Making a will
Administrators are appointed by the court
When will the court appoint an administrator?
The court will appoint an administrator if you die without a will, or if you have a will but don’t have an executor – for example, if:
- the executor dies before you (see: “What happens if my executor dies before me?”), or
- your will doesn’t name an executor, or
- the executor named in the will refuses or is unable to act.
What does an administrator do?
An administrator carries out the same functions and has all the same duties as an executor (see: “What does an executor do?”).
If there’s a will but no executor, the administrator will distribute the estate according to the will.
If there isn’t a will, the administrator will distribute the estate according to the laws of intestacy (see: “Dealing with the deceased’s property: Wills, “intestacy,” and small estates”).
Who should be the administrator?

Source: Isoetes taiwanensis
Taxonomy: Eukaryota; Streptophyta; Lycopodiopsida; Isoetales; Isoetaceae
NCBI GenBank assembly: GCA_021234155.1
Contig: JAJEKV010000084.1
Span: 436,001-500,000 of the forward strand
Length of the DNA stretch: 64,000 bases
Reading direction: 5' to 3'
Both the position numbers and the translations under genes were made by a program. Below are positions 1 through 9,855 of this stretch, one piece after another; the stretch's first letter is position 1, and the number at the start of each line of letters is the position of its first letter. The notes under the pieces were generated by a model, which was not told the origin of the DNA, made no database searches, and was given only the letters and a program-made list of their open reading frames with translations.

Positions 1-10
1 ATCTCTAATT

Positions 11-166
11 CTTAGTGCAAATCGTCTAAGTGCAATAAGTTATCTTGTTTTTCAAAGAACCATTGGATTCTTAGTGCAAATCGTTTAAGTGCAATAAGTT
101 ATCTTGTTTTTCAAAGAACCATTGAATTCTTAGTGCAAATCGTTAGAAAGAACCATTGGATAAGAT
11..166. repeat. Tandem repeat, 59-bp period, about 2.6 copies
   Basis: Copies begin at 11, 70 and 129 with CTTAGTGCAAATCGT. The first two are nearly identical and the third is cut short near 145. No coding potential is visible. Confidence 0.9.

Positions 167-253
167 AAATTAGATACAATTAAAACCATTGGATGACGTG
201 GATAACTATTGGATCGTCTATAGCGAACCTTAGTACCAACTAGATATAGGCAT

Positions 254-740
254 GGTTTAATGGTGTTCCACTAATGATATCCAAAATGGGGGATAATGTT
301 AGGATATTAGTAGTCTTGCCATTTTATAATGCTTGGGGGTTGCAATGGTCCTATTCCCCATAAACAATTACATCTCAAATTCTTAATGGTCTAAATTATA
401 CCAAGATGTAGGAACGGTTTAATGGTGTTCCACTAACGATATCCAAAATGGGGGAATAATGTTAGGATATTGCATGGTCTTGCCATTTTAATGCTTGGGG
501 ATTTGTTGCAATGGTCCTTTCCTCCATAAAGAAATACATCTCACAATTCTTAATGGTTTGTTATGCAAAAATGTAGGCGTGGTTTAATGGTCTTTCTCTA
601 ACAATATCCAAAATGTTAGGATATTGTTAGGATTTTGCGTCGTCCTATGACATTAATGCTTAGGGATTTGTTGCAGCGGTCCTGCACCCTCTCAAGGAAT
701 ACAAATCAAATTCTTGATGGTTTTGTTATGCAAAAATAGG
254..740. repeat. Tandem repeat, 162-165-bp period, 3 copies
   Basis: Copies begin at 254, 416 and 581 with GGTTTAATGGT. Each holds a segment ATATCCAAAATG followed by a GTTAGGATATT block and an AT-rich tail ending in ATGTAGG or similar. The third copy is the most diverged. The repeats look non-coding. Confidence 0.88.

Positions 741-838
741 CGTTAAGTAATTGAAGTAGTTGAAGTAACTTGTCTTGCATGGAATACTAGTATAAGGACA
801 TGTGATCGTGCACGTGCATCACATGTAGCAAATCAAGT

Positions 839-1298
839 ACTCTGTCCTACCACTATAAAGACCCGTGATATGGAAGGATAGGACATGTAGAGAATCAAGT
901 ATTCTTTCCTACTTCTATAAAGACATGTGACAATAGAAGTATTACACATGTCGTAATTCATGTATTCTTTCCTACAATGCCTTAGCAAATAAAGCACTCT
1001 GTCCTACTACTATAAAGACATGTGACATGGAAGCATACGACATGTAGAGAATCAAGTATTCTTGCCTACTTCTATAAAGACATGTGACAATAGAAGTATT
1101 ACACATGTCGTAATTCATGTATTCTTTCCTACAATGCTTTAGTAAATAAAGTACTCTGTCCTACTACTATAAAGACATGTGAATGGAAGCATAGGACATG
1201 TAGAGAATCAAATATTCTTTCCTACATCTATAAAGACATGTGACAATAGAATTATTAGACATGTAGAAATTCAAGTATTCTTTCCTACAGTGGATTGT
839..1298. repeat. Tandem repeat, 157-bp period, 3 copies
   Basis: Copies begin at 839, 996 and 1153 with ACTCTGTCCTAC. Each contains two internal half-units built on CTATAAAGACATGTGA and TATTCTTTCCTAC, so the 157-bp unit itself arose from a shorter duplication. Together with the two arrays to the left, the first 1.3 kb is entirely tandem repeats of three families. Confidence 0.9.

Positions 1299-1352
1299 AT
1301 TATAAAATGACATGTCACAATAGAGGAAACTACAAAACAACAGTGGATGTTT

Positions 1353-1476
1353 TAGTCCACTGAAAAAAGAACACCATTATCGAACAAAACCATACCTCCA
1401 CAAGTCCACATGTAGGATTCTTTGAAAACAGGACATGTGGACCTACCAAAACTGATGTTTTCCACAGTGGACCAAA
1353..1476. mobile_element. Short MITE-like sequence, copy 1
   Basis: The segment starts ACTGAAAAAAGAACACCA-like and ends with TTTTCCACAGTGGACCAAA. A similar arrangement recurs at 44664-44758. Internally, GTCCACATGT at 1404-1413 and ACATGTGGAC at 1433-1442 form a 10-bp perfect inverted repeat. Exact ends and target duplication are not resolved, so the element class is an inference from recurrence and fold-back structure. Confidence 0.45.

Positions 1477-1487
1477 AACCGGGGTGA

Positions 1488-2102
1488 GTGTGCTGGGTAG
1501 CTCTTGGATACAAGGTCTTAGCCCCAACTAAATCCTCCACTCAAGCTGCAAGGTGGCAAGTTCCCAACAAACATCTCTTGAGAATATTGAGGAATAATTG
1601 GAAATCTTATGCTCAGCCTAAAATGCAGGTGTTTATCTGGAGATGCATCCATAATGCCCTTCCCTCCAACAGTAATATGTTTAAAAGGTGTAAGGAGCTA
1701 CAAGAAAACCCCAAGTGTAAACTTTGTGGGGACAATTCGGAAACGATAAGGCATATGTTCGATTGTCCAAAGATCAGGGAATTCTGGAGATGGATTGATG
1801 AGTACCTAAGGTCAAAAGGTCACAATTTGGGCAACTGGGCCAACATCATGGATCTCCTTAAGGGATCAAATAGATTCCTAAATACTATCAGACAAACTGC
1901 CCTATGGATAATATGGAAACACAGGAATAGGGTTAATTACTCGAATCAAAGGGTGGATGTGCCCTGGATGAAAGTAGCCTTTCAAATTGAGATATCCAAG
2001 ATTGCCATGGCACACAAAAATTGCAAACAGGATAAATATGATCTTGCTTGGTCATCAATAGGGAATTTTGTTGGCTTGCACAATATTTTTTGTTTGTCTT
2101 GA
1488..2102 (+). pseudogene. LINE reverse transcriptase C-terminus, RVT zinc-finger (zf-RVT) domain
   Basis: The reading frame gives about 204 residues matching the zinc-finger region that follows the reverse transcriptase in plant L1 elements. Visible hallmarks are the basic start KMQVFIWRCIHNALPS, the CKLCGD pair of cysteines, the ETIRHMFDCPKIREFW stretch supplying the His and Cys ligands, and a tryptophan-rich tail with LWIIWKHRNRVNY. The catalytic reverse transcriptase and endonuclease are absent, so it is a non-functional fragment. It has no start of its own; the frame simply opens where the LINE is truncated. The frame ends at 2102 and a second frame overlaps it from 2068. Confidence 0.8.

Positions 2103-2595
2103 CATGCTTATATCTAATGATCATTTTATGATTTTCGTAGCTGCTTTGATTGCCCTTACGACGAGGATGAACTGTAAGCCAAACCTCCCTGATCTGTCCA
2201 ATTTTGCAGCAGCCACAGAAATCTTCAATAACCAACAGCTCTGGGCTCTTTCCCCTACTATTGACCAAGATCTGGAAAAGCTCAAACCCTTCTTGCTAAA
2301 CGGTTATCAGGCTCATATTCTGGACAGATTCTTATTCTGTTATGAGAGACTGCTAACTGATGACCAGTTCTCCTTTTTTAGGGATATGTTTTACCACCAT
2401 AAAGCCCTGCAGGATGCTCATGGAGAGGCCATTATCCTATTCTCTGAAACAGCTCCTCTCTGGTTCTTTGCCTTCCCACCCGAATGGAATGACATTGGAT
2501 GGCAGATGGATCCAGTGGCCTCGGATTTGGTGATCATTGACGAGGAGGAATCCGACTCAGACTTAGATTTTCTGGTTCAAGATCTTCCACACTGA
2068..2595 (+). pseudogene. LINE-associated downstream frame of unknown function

Usually a family member applies to be the administrator.
The person who applies to be the administrator must give the court evidence that everyone who is equally close to the deceased person has either agreed to or been told about their application.
The court will almost always appoint the deceased person’s next of kin as the administrator (unless they don’t want the job).
If more than one person applies, the court will usually appoint the administrator according to the following order:
- the surviving spouse or de facto partner, then
- the children of the deceased, then
- the parents of the deceased, then
- brothers and sisters of the deceased, then
- grandparents, then
- uncles and aunts.